What is poetry? What makes it different from other forms of art and writing? How do I write, and publish, my own poems?
Express Media and Australian Poetry present Toolkits: Poetry, an online course in the forms, functions, histories and uses of poetry, combining theoretical approaches, practical exercises, and one-on-one mentorship to guide young writers through the development of new work.
Over a 12-week intensive, participants will explore the histories, language and the changing face of poetry, and be challenged to engage with the art form in unique and different ways. The program also covers writing poetry in the digital age, Aboriginal histories in Australian literature, the intersections of writing and visual art, and how to edit your work for publication.
Toolkits is first and foremost a practical initiative and young writers will be encouraged to write, workshop and edit their writing throughout the course.
In 2017, Toolkits: Poetry will be facilitated by Melody Paloma, critic, poet and author of In Some Ways Dingo (forthcoming with Rabbit). Melody will facilitate the programs online sessions and workshops, providing one-on-one mentorship and individualised feedback to each young writer.
Participants also have the chance to learn from some of Australia’s best poets, with guest artists Bella Li and Evelyn Araluen presenting live and online sessions for the next generation across the country.
Tuesday July 4 | Week 1: What Is Poetry?
What does poetry look like? We’ll focus on the vast and differing forms poetry can take, appreciating the scope of the poetic form and learning to identify what makes an individual poem tick.
Tuesday July 18 | Week 2: Language and Poetry
How does poetry use language differently than other forms of creative writing? What makes a poem a poem? Why do we write poetry? We’ll discuss the distinctive and varied approaches to reading and writing poetry.
Tuesday August 1 | Week 3: Aboriginal Histories and Poetry with Evelyn Araluen
Why is it so important to create space for Aboriginal voices in our literary institutions? Join Evelyn Araluen to explore the history of Aboriginal writers in Australian literature; from ancestral songs and stories to contemporary poetics; and learn why everyone benefits from the ethical representation and reception of Aboriginal writing.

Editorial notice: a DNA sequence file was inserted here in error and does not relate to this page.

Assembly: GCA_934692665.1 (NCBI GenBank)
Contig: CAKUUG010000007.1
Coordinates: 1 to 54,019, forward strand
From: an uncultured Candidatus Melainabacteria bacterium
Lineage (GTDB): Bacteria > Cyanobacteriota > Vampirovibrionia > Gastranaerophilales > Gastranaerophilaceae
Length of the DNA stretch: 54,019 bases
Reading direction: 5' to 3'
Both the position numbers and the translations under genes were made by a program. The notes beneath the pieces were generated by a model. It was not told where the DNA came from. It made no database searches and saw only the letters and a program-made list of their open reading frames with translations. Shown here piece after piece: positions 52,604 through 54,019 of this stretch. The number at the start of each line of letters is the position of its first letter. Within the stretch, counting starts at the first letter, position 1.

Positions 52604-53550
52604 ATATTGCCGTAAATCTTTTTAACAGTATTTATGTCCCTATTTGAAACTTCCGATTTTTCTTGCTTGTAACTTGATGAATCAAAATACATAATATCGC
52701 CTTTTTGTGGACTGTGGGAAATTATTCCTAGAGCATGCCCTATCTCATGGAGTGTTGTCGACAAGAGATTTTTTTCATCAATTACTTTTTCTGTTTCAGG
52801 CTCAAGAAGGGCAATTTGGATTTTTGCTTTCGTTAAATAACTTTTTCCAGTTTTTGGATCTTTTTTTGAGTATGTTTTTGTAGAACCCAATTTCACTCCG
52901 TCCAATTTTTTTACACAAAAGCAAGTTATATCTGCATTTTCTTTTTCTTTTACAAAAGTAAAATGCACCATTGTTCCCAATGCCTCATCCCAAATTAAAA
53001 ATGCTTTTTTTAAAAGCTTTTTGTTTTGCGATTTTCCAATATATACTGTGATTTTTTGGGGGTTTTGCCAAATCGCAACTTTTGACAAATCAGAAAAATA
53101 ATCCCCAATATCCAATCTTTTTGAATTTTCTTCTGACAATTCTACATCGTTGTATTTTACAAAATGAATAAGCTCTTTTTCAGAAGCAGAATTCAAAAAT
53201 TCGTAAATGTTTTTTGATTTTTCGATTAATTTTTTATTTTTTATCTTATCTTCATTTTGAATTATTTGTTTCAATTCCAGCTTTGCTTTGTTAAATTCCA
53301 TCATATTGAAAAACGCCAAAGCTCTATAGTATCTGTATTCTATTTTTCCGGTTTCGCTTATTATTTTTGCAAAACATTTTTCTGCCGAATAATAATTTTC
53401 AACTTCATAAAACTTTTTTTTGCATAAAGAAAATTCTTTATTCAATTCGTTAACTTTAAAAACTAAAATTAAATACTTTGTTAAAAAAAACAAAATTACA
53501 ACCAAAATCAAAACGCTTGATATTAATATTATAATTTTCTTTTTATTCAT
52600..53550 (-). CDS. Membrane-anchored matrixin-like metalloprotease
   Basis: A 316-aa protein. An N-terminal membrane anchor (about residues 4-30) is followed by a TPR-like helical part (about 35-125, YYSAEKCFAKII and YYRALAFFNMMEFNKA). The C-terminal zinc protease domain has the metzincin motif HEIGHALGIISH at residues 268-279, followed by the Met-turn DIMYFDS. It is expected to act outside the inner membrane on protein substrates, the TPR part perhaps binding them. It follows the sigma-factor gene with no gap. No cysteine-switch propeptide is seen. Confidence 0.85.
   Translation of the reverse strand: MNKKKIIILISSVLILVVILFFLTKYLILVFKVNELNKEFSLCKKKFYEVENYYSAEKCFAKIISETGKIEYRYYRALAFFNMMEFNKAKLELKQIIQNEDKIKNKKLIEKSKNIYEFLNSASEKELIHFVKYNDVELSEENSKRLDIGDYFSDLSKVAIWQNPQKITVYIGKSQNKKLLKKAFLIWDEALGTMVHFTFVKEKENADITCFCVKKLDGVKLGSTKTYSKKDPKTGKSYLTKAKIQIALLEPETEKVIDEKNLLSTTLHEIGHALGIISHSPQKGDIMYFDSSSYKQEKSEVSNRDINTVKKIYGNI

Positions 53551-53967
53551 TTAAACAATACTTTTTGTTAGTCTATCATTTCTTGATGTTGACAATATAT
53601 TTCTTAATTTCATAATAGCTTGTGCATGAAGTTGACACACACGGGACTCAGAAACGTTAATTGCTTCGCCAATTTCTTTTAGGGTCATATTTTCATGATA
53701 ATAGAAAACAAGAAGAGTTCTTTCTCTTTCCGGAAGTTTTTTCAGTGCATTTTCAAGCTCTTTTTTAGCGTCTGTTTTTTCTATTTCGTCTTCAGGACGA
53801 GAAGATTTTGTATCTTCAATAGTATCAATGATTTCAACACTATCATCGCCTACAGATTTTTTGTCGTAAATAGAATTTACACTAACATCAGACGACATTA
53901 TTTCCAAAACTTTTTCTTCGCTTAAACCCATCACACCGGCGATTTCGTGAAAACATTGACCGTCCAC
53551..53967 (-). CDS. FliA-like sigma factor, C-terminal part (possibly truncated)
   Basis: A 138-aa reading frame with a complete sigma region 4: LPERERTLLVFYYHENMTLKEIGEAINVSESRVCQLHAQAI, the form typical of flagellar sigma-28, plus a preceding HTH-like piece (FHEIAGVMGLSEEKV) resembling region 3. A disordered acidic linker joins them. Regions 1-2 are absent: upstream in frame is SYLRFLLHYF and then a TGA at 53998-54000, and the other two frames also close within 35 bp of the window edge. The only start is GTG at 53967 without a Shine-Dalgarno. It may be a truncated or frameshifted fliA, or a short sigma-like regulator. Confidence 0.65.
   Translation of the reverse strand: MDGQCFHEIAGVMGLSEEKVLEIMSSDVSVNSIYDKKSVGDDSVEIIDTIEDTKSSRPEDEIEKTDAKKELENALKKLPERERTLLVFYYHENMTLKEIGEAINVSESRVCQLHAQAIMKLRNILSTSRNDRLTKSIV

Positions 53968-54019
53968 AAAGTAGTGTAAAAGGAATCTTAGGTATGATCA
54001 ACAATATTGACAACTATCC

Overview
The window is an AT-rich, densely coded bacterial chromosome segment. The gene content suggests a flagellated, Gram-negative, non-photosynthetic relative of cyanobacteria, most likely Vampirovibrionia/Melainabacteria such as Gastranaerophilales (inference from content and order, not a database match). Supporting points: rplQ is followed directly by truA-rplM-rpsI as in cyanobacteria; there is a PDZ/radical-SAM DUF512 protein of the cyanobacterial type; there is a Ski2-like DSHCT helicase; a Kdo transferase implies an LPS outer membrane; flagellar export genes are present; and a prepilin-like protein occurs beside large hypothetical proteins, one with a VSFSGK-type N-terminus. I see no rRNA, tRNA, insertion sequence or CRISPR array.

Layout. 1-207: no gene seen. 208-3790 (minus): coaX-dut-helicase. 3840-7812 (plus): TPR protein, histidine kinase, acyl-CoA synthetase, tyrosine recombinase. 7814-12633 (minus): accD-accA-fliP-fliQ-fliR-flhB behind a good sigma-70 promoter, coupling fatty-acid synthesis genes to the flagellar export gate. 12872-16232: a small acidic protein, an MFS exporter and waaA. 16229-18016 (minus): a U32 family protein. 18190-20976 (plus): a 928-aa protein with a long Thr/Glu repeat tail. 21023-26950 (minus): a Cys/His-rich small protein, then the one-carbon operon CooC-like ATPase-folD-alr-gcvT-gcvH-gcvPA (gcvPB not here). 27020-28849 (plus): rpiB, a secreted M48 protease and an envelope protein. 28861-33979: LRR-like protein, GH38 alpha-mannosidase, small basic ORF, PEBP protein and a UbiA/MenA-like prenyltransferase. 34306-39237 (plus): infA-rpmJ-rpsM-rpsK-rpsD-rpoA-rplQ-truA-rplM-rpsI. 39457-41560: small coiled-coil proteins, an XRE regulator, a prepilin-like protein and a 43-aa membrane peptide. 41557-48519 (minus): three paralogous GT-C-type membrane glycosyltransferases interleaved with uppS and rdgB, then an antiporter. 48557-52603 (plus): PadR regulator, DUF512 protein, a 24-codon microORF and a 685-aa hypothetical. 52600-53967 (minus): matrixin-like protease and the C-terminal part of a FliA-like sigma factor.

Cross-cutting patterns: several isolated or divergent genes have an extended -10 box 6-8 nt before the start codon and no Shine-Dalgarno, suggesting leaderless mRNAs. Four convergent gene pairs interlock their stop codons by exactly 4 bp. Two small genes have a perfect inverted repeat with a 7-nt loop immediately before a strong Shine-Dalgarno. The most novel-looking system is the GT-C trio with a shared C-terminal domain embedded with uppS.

Tuesday August 15 | Week 4: Fiction vs Nonfiction Poetry
While some poets write from life, others have devoted their practice to removing their craft entirely from their own identities; creating pen names or fictitious literary selves. This week we’ll look at what it means to write fiction and nonfiction in poetry, in its blurry and multiple forms.
Tuesday August 29 | Week 5: Poetry and Visual Art with Bella Li
The relationship between poetry and visual art has a long and expansive history. This week we’re talking collaboration, interdisciplinary approaches and ekphrasis with Bella Li, to consider the various ways in which we can develop our poetry practice through incorporating the visual.
Tuesday September 12 | Week 6: Editing and Publishing Poetry
Learning how to edit your own poetry is an integral part of being a poet, and knowing how to get your work out into the world is essential. We focus on the nitty gritty of how to edit and publish your work, from DIY chapbooks, blogs and zines, to the 101 of poetry journals. Our final week is all about taking your poetry from your desk to the people.
Applications are now open and close Wednesday May 31.
Have a question? Need help with your application? Send an email to Fiona Dunne, Express Media’s Creative Producer at email@example.com.
Evelyn Araluen is a poet, activist, teacher, and researcher working with Indigenous Literatures at the University of Sydney. She is the coordinator of Black Rhymes Aboriginal Poetry Night in Redfern and has spoken at the Sydney Writers Festival, Newcastle Writers Festival, and the National Young Writers Festival. She is the 2017 winner of the Nakata Brophy Prize for Young Indigenous Writers, and her poetry and criticism has been published in Overland, Southerly, Rabbit, and Best Australian Poems 2016. Born on Dharug country, she is a descendant of the Bundjalung nation.
Bella Li is the author of Maps, Cargo (Vagabond Press, 2013), shortlisted for the Wesley Michel Wright Prize, and Argosy (Vagabond Press, 2017)—a book of poetry, photography and collage. Her writing has been published in journals and anthologies such as Meanjin, Cordite, The Kenyon Review and Best Australian Poems. She is a managing co-editor at Five Islands Press, a co-curator and editor at Photodust, and co-editor of The Slow Canoe Live Journal and Press.
Melody Paloma is a poet and critic. Among other publications, her work has appeared in Cordite, Rabbit, Plumwood Mountain, un Magazine, and the 2016 Hunter Anthology of Contemporary Australian Feminist Poetry. Melody was the recipient of the 2014 Overland Judith Wright Poetry Prize for New and Emerging Poets. Her first collection In Some Ways Dingo is forthcoming as part of the Rabbit Poets Series. Melody works for Australian Poetry in their young poet’s programs.
Toolkits: Poetry is generously supported by The Copyright Agency Cultural Fund and co-presented by Australian Poetry